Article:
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Released from prison twice, one of SC’s most wanted is charged with rape and murder

These are SC’s most dangerous suspects, and they’re still at large

Wanted for crimes from murder to sexual assault, these criminals are on the South Carolina FBI most wanted list.
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Wanted for crimes from murder to sexual assault, these criminals are on the South Carolina FBI most wanted list.

Christopher Gartrell was let out of a South Carolina prison in March after serving more than 21 years for raping a woman in Sumter. On Friday, eight months after he got out, police in Pennsylvania arrested and charged him with raping and killing an 87-year-old woman in her home.

Gartrell, 48, had been released early in South Carolina after serving slightly more than 85 percent of his 25 year sentence. But in August, the state parole agency issued an arrest warrant for him when he didn’t show up for a mandatory meeting.

In Pennsylvania, police allege that Gartrell broke into an 87-year-old woman’s home, made her show him where valuables were before he restrained and raped her twice and then killed her, according to the Evening Sun of Hanover, Pa. Authorities found the woman’s body wrapped in a sheet and stuffed under the bed. She died by asphyxiation, possibly strangulation, according to the local coroner, The Gettysburg Times reported.

The house smelled of gas, and burn patterns were on the floor, police said.

“His hope was to burn the house down and destroy the evidence,” Brian Sinnett, the district attorney on the case, told The Gettysburg Times. “It never caught to take hold. It burned in some areas just on the floor.”

Gartrell’s girlfriend told police she knew he had done it, but that he threatened her and her family if she reported him, the Evening Sun said. She led them to an inn where Gartrell was staying.

Police said they arrested Gartrell as he tried to leave the inn, finding items on him allegedly stolen from the victim’s house, including a gun, $1,200 in coins, and women’s underwear, the Evening Sun reported. Gartrell confessed to police that he committed the crimes, an affidavit showed.

The victim was identified as Virginia Barbour. Neighbors described her as feisty and a wonderful friend, according to the Evening Sun.

A violent past

Gartrell’s criminal record in South Carolina shows an increasing pattern of violence.

In 1992, when he was 21 years old, he was convicted of burglary, grand larceny, and stealing a vehicle, according to South Carolina State Law Enforcement Division records. A judged sentenced him to 15 years.

In 1996 Gartrell was let out of prison, according to Peter O’Boyle of the South Carolina Department of Probation, Parole and Pardon Services.

Later that year, he was accused of forcing a 24-year-old woman he knew to drive to her parents, where he tied her to a bed and raped her at gunpoint, The Item of Sumter wrote in 1997. He stole guns from the house and pawned them.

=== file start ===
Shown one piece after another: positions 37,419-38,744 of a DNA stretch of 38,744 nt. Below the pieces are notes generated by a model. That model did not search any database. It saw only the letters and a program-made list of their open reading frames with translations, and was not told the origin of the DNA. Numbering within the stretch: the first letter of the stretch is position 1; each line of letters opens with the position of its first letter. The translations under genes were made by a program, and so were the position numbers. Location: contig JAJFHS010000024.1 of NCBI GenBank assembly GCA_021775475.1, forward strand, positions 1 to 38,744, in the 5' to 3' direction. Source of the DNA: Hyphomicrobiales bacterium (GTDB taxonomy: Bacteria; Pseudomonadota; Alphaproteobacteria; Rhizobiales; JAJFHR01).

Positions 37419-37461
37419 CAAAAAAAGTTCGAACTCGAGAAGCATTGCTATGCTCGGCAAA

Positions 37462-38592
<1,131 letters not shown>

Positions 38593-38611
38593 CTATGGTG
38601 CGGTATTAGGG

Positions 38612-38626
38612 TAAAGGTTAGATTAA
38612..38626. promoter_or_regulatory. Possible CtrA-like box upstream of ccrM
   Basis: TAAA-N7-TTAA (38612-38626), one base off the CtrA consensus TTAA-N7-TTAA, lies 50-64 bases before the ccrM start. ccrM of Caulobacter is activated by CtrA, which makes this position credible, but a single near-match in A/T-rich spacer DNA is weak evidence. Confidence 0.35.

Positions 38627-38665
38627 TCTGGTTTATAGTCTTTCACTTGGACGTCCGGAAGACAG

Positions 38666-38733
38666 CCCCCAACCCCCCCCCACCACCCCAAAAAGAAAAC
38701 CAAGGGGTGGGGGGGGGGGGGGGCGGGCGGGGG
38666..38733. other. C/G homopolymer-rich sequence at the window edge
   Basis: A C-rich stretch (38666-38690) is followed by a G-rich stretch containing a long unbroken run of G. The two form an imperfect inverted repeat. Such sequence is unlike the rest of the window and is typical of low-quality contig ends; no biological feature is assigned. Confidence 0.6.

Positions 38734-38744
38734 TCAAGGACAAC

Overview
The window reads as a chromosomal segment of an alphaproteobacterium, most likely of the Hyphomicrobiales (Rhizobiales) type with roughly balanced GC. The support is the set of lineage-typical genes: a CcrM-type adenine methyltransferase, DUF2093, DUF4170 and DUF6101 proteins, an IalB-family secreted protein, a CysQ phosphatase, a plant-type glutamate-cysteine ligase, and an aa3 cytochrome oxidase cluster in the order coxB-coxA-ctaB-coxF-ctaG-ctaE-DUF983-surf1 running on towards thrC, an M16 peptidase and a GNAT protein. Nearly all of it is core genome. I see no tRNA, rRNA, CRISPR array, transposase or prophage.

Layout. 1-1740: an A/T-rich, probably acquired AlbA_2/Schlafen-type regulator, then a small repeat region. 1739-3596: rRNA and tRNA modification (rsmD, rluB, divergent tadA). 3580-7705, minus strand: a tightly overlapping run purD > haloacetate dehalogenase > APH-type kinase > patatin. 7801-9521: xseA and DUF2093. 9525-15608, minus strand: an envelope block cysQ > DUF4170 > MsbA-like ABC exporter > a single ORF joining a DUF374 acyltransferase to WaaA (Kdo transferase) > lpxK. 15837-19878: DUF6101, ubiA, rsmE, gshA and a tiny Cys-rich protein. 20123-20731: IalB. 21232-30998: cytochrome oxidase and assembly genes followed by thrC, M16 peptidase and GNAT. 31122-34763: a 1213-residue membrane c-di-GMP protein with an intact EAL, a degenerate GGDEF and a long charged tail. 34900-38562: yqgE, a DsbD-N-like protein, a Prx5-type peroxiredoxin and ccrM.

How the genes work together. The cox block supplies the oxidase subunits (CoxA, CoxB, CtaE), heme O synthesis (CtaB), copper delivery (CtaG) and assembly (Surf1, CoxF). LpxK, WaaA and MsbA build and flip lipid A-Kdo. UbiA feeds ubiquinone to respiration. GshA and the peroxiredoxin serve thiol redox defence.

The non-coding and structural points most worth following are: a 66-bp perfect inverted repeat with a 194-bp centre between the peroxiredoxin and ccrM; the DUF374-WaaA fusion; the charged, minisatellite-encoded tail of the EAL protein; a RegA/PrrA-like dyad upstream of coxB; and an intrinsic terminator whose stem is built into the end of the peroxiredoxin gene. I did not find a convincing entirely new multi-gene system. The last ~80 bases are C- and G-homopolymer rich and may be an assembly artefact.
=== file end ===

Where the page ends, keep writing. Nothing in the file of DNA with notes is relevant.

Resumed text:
Christopher Gartrell.jpeg
Christopher Gartrell. Courtesy of Adams County Adult Correctional.

Thirty minutes before attacking the woman, he robbed a church, The Item reported.

Gartrell pleaded guilty to the crimes, according to court documents. During his sentencing, the victim told the judge her “life was ripped apart that day,” The Item reported.

“He took away something from me that I’ll never get back,” the victim said.

Gartrell told the judge, “I’m sorry for what I did. I realize I’ve got a problem, and I’ll get help with it,” according to The Item. A judged sentenced him to 25 years and ordered that he be branded a sex offender for life.

On March 5, 21 years and seven months after he went into state prison, Gartrell got out on the Community Supervision Program, O’Boyle said.

Let out but not paroled

O’Boyle said the Community Supervision Program is not parole, which ended for violent offenders in the mid 90s. But the Community Supervision Program is similar to probation, and it allows people convicted of violent crimes to be released from prison after serving 85 percent of their sentences.

Offenders out on the program are supervised by the Department of Probation, Parole and Pardon Services and have to report to the agency. The agency helps those released find jobs and get counseling.

A stipulation of that program required Gartrell to live in a place approved by the Department of Probation, Parole and Pardon Services, according to O’Boyle.

After being kicked out of a place in Greenville County, Gartrell was unable to find approved housing, prompting an arrest, O’Boyle said. Gartrell got out of jail on a personal recognizance bond, which means he was let out without requiring a payment. He was due to show up to the probation department under the terms of his release in August. He never showed. His GPS tracking unit went dead.

“When someone stops reporting, we have no option but to issue a warrant,” O’Boyle said.

The agency listed Gartrell in national criminal databases and as one of the agency’s most wanted on Aug. 14. That month The State included Gartrell in a story about the state’s most wanted suspects.

Brian Sinnett, the Pennsylvanian DA who’s prosecuting the case against Gartrell, said the South Carolinian is accused of committing “one of the most heinous murders and related assaults I have ever seen.”

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David Travis Bland won the South Carolina Press Association’s 2017 Judson Chapman Award for community journalism. As The State’s crime, police and public safety reporter, he strives to inform communities about crimes that affect them and give deeper insight into victims, the accused and law enforcement. He studied history with a focus on the American South at the University of South Carolina.


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